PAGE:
Stosur takes country hopping in her stride


Originally published on: 28/02/12 11:05

As an Australian Sam Stosur is used to life as a globe-trotter. For the last month the US Open champion has been hopping on and off airplanes like a commuter changing buses. Having started the year in her homeland, Stosur flew to Switzerland to represent her country in the Fed Cup and then to Doha to play in the Qatar Open. By comparison, last week’s short journey to the Dubai Duty Free Championships must have felt like a walk to the shops.
Having lost in the Dubai quarter-finals to Jelena Jankovic, the world No.5 is now heading for the United States, where she will train in readiness for next month’s tournaments in Indian Wells and Miami.
How does she cope with the frequent travelling between time zones? “Not too bad actually,” Stosur said. “I think I try and sleep as much as I can on the flights. I think that first day is the most important thing when you land somewhere. If you get that all right, then you’re usually going to be OK.”
Like several of the players in Dubai, where the weather has been unusually chilly, Stosur has been feeling under the weather, with cold-like symptoms. “I think maybe it’s finally caught up with me,” she said after the defeat to Jankovic. “I definitely didn’t feel as good out there and felt a bit flat. Sometimes you don’t feel good. You can’t really use that as an excuse. You’re out there to play and you do your best on the day.”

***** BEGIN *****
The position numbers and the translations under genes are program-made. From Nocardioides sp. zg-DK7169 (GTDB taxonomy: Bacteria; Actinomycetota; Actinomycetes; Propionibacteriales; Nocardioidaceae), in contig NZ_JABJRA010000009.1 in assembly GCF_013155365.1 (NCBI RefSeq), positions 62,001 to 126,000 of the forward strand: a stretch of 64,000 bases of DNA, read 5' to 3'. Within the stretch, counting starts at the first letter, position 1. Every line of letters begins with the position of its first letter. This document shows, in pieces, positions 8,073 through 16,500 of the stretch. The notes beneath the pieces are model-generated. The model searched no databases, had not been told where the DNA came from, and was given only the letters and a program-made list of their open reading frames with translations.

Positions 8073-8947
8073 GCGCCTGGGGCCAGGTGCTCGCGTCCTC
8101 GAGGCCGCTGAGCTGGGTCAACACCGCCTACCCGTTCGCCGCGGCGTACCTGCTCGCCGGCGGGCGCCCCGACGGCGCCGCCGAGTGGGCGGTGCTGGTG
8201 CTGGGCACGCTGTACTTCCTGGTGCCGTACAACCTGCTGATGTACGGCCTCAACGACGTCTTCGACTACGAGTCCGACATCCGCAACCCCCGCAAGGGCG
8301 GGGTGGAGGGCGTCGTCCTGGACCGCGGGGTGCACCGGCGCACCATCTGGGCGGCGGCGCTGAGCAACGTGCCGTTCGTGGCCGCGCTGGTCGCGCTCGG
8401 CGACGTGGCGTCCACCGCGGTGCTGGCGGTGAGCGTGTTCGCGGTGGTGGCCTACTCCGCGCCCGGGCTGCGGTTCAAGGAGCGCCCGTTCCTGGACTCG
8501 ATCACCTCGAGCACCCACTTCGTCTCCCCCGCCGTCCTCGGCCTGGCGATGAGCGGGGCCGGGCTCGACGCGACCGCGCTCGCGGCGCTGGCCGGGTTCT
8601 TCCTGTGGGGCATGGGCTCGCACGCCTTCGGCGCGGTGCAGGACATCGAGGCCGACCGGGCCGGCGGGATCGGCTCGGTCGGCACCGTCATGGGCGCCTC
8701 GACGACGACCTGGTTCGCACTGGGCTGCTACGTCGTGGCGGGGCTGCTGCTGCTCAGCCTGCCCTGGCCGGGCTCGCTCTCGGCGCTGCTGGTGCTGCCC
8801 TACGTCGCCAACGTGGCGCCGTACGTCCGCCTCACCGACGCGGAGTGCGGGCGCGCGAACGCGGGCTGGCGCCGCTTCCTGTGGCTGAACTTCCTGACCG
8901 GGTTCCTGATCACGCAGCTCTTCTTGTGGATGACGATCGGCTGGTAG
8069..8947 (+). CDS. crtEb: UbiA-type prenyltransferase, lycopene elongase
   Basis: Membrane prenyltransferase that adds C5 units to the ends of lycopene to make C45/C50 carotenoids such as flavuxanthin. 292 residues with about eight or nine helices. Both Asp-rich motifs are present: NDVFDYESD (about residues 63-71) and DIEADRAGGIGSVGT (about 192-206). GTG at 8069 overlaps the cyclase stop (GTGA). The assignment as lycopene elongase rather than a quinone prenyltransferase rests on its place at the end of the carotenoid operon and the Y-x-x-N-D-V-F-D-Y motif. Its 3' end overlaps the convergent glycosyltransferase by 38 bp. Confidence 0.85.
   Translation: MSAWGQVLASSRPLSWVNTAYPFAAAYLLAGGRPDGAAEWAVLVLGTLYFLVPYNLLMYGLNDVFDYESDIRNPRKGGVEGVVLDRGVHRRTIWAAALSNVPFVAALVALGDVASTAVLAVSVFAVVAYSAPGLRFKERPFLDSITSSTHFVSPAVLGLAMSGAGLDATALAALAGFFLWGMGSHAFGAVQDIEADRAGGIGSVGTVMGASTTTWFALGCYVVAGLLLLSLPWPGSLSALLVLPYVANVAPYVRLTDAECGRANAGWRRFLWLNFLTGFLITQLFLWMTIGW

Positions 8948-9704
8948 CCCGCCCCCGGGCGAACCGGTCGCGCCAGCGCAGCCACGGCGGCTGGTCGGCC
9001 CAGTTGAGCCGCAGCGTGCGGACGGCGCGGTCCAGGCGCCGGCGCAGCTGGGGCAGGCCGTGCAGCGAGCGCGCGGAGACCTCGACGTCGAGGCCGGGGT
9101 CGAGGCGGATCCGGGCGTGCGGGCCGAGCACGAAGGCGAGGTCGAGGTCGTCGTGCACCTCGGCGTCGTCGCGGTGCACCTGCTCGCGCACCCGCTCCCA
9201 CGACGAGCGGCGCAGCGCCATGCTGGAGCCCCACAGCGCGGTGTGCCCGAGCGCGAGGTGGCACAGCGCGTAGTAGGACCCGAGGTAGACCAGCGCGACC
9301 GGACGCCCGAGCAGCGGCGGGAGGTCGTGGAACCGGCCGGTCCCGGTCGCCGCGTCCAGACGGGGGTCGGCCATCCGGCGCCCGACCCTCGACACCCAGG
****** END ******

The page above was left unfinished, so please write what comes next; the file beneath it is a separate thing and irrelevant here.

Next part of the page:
She added: “This part of the year can sometimes be a bit tricky with those Fed Cup ties. Sometimes they’re not in the most perfect location for the upcoming tournaments, but it wasn’t too bad. I think maybe the weather conditions as well are playing a part. I’m not the only one who is sick. I think we’re all kind of suffering through it together.”


Tim Farthing, Tennishead Editorial Director & Owner, has been a huge tennis fan his whole life. He's a tennis journalist and entrepreneur as well as playing tennis to a national standard. He also helps manage his local club and volunteers for his local tennis organisation. He's a specialist in content about the administration of professional tennis and tennis coaching for all levels.